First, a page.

The Wooster Groups new demonstrate searches the notorious 1971 dialogue between feminists and the American novelist. Almost 50 years on, the polemics they had still characterize our discourse
Its no small-time provocation in todays leftist circles to give a straight lily-white patriarch a microphone. The Wooster Group generate Norman Mailer four.
The Town Hall Affair, the stage and media groups latest production, centres on Town Bloody Hall, a 1979 movie by Chris Hegedus and DA Pennebaker that documents a notorious 1971 board legislation as A Dialogue on Womens Liberation less moderated than manhandled by Mailer, played here by two performers( Ari Fliakos and Scott Shepherd) with two mics each. This double-sized man-ego shares the stage with four second-wave feminists: the activist and organizer Jacqueline Ceballos; Germaine Greer( Maura Tierney ); Jill Johnston, a radically free-associative columnist for the Village Voice( Kate Valk ); and the New York intellectual Diana Trilling( playing with deadpan archness by Greg Mehrten ).
The Q& A fraction of the occasion at New Yorks Town hall featured broadsides from the likes of Susan Sontag and Betty Friedan. Womens liberation divulges the poor! hollered a protester, as she was escorted out. When a male literary critic had the dances to ask what it was that liberated girl actually craved, Greer told him, flat out, to loosen: Whatever it is theyre ask questions, sugar, its not for you.
But these antics were also statement: Johnston later wrote that shed wondered showing at all( and indeed various dames, including Gloria Steinem, returned Mailer down ), since the panels very existence seemed to allow that womens liberation was an open question , not a social ultimatum. Greer gratified Mailers defy head on: her opening announcement was a 10 -minute vivisection of the illusion of the genius male creator.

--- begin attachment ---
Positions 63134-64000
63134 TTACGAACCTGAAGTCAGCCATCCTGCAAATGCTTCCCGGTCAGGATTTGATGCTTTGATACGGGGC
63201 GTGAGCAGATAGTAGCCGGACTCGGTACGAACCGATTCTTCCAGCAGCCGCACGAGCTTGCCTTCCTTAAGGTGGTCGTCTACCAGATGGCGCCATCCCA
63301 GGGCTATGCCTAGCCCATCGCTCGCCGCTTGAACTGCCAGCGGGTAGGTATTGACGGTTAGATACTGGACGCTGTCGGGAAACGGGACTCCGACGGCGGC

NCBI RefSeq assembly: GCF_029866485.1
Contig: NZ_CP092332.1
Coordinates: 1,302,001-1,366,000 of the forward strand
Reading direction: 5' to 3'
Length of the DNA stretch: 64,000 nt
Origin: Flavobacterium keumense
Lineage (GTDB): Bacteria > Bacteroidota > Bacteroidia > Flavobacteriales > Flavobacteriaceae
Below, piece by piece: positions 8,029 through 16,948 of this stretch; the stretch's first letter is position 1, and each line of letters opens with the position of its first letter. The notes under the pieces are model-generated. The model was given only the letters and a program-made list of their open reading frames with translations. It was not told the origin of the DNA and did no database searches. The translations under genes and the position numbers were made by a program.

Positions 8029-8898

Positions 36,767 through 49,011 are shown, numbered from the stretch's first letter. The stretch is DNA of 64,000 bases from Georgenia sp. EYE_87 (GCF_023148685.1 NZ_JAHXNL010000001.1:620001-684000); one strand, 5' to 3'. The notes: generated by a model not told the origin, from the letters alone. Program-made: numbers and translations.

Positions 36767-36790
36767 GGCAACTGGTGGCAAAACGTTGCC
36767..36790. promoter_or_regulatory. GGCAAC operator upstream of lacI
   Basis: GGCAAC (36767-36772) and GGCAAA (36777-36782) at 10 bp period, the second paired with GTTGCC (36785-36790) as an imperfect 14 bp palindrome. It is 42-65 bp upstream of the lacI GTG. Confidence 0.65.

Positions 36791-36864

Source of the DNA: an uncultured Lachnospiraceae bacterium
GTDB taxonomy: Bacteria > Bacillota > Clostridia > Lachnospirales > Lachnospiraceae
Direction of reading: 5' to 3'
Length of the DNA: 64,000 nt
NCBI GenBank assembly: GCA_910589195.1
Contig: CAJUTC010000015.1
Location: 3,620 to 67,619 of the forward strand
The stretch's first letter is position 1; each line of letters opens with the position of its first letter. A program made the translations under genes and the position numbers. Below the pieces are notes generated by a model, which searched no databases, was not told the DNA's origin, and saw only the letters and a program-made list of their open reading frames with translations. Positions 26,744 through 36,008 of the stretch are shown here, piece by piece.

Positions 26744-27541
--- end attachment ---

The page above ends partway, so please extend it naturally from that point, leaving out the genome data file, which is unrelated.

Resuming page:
It was soon clear that Mailers idea of exchange was more like a prizefight. To be the centre for human rights of any statu was, he sometimes recollected, the real marrow of his bone, wrote Mailer of himself in The Prisoner of Sex, his egomaniacal rejoinder to his feminist detractors, which took up some 50 sheets in Harpers. In 1969, Kate Milletts Sexual Politics had excoriated Mailer at length, among Arthur Miller, DH Lawrence, and other literary alpha males, for his patriarchal descriptions of fornication. In his essay, publicized the March before the April town hall, Mailer redoubles down. Divorced for the fourth duration, he invests 2 week in Maine doing all the housework, then phones his mistress. For Mailer, the battle of the sexes was dialectic , not absolute but it was a battle he relished.